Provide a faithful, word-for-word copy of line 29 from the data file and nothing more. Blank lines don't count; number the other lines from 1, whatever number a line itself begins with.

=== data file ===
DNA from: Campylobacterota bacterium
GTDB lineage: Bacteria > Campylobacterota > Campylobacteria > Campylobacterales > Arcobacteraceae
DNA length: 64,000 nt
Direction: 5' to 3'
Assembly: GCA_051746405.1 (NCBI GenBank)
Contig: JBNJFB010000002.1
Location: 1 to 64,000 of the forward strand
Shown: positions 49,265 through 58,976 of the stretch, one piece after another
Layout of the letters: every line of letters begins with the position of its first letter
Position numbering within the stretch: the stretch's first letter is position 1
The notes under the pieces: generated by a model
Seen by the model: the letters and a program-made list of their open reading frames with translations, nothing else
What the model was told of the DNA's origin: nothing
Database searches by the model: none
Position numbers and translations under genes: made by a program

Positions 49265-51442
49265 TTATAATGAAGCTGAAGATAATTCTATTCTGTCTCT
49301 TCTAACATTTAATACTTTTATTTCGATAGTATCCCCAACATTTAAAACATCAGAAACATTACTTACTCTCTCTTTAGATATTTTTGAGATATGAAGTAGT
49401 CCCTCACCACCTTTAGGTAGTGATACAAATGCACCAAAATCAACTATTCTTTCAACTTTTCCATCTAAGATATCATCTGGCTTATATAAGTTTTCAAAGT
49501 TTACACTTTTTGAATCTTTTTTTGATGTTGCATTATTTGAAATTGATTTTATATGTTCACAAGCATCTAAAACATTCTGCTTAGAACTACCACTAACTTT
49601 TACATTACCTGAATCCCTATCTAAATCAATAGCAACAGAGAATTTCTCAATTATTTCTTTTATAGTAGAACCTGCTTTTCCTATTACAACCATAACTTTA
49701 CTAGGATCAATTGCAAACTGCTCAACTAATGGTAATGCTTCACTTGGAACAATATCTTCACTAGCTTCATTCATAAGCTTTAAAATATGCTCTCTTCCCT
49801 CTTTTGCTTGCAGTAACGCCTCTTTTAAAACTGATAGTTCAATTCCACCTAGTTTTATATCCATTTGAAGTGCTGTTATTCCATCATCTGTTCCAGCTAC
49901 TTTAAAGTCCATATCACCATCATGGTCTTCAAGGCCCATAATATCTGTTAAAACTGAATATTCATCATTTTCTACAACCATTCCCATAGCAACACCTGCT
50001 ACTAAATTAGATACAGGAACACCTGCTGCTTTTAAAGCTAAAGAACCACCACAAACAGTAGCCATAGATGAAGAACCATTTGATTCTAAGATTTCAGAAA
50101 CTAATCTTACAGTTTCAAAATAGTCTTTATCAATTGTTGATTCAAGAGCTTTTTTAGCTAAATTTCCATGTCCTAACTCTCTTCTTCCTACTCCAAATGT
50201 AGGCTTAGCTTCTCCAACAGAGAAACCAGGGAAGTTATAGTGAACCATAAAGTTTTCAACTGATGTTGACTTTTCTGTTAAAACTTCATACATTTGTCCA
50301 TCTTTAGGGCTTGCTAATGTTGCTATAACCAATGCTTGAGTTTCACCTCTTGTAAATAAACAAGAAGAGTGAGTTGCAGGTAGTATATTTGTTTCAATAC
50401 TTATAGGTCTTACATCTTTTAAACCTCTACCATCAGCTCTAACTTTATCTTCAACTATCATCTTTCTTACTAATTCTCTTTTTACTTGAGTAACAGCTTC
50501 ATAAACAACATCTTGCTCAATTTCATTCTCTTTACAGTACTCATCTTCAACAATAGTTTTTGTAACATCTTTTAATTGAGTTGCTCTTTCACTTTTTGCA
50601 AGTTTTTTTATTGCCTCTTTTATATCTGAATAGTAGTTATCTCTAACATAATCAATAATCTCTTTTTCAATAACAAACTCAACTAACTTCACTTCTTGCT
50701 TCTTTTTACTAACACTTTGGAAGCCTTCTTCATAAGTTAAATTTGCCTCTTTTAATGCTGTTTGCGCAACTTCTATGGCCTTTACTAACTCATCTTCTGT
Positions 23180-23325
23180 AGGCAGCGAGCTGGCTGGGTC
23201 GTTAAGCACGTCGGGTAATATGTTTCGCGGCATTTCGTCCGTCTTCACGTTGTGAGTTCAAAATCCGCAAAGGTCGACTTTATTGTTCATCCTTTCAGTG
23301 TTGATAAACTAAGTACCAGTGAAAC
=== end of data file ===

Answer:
50401 TTATAGGTCTTACATCTTTTAAACCTCTACCATCAGCTCTAACTTTATCTTCAACTATCATCTTTCTTACTAATTCTCTTTTTACTTGAGTAACAGCTTC